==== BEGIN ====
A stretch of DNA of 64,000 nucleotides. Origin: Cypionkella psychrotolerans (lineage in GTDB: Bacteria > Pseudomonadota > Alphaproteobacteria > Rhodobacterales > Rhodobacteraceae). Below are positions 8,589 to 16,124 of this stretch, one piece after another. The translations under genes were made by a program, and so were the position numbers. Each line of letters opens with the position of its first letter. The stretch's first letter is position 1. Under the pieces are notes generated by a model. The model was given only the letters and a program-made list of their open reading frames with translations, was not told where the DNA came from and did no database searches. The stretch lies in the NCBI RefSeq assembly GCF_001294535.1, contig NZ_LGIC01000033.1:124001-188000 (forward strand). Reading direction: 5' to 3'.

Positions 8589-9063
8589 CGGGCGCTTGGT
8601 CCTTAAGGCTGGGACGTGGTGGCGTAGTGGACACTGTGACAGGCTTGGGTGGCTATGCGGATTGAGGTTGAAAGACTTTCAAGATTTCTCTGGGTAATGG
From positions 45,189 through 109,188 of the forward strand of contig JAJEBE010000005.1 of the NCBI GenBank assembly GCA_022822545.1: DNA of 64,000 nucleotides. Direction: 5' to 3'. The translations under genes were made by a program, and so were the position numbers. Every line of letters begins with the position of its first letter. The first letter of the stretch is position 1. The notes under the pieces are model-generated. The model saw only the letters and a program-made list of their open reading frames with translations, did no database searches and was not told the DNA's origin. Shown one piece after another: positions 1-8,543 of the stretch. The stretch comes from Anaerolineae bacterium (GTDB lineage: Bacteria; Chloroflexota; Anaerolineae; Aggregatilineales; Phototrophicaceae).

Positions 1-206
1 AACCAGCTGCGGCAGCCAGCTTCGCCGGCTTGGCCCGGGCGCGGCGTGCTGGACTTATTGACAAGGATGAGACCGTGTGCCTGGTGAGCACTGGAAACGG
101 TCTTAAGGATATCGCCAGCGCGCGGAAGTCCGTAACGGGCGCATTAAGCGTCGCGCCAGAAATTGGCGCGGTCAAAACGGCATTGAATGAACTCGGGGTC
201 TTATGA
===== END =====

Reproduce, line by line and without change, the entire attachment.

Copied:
A stretch of DNA of 64,000 nucleotides. Origin: Cypionkella psychrotolerans (lineage in GTDB: Bacteria > Pseudomonadota > Alphaproteobacteria > Rhodobacterales > Rhodobacteraceae). Below are positions 8,589 to 16,124 of this stretch, one piece after another. The translations under genes were made by a program, and so were the position numbers. Each line of letters opens with the position of its first letter. The stretch's first letter is position 1. Under the pieces are notes generated by a model. The model was given only the letters and a program-made list of their open reading frames with translations, was not told where the DNA came from and did no database searches. The stretch lies in the NCBI RefSeq assembly GCF_001294535.1, contig NZ_LGIC01000033.1:124001-188000 (forward strand). Reading direction: 5' to 3'.

Positions 8589-9063
8589 CGGGCGCTTGGT
8601 CCTTAAGGCTGGGACGTGGTGGCGTAGTGGACACTGTGACAGGCTTGGGTGGCTATGCGGATTGAGGTTGAAAGACTTTCAAGATTTCTCTGGGTAATGG
From positions 45,189 through 109,188 of the forward strand of contig JAJEBE010000005.1 of the NCBI GenBank assembly GCA_022822545.1: DNA of 64,000 nucleotides. Direction: 5' to 3'. The translations under genes were made by a program, and so were the position numbers. Every line of letters begins with the position of its first letter. The first letter of the stretch is position 1. The notes under the pieces are model-generated. The model saw only the letters and a program-made list of their open reading frames with translations, did no database searches and was not told the DNA's origin. Shown one piece after another: positions 1-8,543 of the stretch. The stretch comes from Anaerolineae bacterium (GTDB lineage: Bacteria; Chloroflexota; Anaerolineae; Aggregatilineales; Phototrophicaceae).

Positions 1-206
1 AACCAGCTGCGGCAGCCAGCTTCGCCGGCTTGGCCCGGGCGCGGCGTGCTGGACTTATTGACAAGGATGAGACCGTGTGCCTGGTGAGCACTGGAAACGG
101 TCTTAAGGATATCGCCAGCGCGCGGAAGTCCGTAACGGGCGCATTAAGCGTCGCGCCAGAAATTGGCGCGGTCAAAACGGCATTGAATGAACTCGGGGTC
201 TTATGA